For protection, I again went for something that was waterproof and offered easy clean up: A water-based sealer and varnish. Using the same brushes as for the strip gluing, I brushed on first two milky coats (they dried clear) … then, three additional coats … then, when Paul said, “Boy, that’s gonna need a lot of coats of varnish.”, I applied five more … for ten coats total!  I’m glad I did, though, despite it being a lot of work (and a LOT of drying). The bench will be used, and stay, outside.

Grand finale

Once all that varnish was dry, we screwed its gorgeous gray-black legs back on, and voilá! My fiberglass bench looks like new and is certain to be the life of any party, what with its repeating go-go girls, wild abstractions, and odd-fellows (not to mention one middle-aged lady who’s not sure she approves of the company she’s keeping). I’m disregarding her death-ray side eye: This bench is now a work of art!

CREDIT: I have to give credit where credit is due: Unlike past RR projects I didn’t do this one entirely on my own. With my current spinal issues I am unable to lift or move, well, most anything … that’s where my partner and assistant, Paul, has been indispensable. Not only does he rein me in by reminding me not to engage in activities that will provoke further injury, but he’s entirely willing to do the grunt work, too. That includes bench moving, lifting, arranging, and whatever else is needed, to help me accomplish my projects and subsequent photos … It takes what seems like ages to get anything done, but I have to say thanks, Paul, for not only saving my back but for helping me not lose my mind while I’m at home on medical leave.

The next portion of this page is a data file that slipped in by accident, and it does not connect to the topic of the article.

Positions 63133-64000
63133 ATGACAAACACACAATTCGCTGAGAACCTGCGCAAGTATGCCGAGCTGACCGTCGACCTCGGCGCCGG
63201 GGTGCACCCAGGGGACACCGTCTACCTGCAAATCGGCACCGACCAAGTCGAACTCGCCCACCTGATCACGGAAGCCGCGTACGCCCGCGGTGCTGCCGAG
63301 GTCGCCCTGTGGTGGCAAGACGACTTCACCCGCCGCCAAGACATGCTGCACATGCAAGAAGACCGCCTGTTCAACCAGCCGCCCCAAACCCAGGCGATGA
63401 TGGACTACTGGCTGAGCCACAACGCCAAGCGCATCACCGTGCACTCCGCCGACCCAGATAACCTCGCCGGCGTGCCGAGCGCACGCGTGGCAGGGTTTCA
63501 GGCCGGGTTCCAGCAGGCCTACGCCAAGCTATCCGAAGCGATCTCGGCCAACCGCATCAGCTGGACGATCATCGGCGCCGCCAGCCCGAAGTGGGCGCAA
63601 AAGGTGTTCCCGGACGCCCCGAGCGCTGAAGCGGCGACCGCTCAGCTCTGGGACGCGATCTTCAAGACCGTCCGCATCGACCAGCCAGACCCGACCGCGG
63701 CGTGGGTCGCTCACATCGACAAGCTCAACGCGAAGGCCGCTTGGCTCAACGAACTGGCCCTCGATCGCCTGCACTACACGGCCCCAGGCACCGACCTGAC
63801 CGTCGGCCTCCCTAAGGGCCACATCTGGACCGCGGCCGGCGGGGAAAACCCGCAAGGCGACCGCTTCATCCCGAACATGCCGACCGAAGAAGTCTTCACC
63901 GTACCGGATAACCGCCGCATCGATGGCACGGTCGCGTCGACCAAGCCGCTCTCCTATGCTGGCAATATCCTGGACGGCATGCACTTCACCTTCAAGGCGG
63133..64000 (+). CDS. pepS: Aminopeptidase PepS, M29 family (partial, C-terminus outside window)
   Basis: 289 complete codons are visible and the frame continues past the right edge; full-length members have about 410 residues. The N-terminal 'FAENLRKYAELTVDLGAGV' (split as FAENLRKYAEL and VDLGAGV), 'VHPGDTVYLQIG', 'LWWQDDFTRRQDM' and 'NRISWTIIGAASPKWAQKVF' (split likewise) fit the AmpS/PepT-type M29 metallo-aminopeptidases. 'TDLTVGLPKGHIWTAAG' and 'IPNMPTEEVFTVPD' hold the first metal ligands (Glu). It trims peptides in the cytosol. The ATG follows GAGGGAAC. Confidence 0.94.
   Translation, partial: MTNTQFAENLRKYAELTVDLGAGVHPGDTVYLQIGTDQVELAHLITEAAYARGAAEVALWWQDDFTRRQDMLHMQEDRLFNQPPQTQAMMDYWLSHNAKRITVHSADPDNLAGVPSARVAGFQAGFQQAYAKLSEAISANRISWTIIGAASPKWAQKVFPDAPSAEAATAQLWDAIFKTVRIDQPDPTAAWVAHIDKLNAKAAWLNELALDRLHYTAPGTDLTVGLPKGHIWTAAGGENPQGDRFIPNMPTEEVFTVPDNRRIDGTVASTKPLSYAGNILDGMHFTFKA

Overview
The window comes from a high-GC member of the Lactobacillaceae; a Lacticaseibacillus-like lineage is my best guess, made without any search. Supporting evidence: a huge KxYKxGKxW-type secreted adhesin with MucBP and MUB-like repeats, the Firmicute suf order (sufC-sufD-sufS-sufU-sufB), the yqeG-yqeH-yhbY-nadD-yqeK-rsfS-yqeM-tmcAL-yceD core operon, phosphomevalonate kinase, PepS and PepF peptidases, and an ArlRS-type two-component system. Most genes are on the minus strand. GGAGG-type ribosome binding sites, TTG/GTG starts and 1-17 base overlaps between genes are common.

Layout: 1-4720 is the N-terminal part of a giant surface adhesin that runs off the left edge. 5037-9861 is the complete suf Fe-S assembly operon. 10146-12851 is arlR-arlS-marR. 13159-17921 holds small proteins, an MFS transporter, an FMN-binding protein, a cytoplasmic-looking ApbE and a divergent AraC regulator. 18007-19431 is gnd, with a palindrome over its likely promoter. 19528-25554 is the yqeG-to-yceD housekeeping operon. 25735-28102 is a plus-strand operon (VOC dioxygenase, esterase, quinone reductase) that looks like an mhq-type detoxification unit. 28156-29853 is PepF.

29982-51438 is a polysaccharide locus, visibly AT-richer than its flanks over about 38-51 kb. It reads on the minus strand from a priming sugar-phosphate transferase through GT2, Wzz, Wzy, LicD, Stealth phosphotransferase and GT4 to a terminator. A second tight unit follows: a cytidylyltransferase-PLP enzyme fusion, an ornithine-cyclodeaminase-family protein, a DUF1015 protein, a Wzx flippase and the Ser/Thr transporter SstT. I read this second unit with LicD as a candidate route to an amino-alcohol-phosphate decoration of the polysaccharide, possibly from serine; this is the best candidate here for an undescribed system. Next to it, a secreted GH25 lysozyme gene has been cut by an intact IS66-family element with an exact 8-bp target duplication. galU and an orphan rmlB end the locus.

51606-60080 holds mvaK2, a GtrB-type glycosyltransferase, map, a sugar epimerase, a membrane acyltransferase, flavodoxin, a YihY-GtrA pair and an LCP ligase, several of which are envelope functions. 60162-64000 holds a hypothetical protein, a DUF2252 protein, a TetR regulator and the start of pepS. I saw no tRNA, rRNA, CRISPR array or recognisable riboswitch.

39 Comments leave one →
  1. July 10, 2012 4:33 am

    This looks really, really good. I’m impressed!

    • reubix1 permalink*